Would I sit on that toilet seat?

dirty old toilet bowl in bathroom.

Of all the chapters in my book Do What You Say You’ll Do – a book for new leaders and those reinventing their leadership style,  the “Would I Sit On that Toilet Seat” Test gets the most attention.

That is, would I expect my team to do something I wouldn’t do? Would I expect them to work in conditions that I wouldn’t work in?

There are different examples of this.  Some physical – such as the state of the toilets/change rooms/tea rooms. Some about expectations, particularly during periods of high pressure and stress.

It happens. There are examples of shocking toilets/change rooms/tea rooms; in manufacturing facilities, in retail, in banking and finance, in franchise operations.

But here’s the thing, it’s impossible to expect motivated, engaged employees when basic safety and hygiene needs are not being met.

If you wouldn’t sit on the toilet seat (or make a tea from that kettle, why should you expect your employees to do so?

The other part of the test – the expectations – some of that, of course, goes with the job. There will be times where there is high pressure; where tenders are due in, end of year accounting, the end of a big project.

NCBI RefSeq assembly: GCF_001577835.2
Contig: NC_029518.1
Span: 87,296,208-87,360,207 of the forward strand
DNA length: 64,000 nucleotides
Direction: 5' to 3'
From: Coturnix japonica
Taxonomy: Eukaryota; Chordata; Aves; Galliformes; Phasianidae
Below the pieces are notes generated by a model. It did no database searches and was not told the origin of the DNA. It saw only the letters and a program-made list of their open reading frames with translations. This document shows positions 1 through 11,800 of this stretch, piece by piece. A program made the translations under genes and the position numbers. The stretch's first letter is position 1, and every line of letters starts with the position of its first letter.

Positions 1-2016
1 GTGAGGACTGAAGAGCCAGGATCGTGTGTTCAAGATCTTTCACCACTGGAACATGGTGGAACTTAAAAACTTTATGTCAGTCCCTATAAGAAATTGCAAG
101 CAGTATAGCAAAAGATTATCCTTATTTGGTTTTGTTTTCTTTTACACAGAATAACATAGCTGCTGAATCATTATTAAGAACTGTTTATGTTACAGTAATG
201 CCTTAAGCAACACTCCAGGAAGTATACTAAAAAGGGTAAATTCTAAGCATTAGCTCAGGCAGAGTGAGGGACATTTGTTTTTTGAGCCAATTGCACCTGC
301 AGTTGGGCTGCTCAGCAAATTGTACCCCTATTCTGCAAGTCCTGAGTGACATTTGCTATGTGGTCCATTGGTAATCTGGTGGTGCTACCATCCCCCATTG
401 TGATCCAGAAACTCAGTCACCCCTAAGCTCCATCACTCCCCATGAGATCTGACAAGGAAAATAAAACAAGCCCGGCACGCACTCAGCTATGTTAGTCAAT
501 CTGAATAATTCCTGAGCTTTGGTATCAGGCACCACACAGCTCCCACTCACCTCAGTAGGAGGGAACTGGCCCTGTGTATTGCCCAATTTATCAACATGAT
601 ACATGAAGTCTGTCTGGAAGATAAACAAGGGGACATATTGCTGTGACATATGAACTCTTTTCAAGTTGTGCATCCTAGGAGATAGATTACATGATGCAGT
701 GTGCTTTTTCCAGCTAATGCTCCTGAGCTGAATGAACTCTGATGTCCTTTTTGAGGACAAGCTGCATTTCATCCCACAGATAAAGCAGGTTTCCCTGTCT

So, it is not about the fact that high expectations and pressure exist – but, what are you doing as a leader to be leading from the front during those times?

What would you expect in those circumstances?

Acknowledgement of the hours? A thank you for effort above and beyond? Sufficient food and refreshments to get through the evening hours?

Every leader I have ever interviewed has told me that they are being watched, and mentally critiqued by their employees. And that will be true for you too.

One of the examples I cite in the book was of a high pressure IT project that was going live. In the last few weeks, employees were essentially working around the clock. One senior manager was there, every night – helping out, making sure there was enough food, sending people home when they were too tired to be productive any more. The other, popped in once or twice, didn’t know the names of any of the employees and was very much superficially leading from the front.

So this week, what’s one thing you can do to look at the physical environment and expectations you have of your employees?

If you were to look at you through their eyes, what would you see?

Any changes you might like to make?

Until next week, happy leading,



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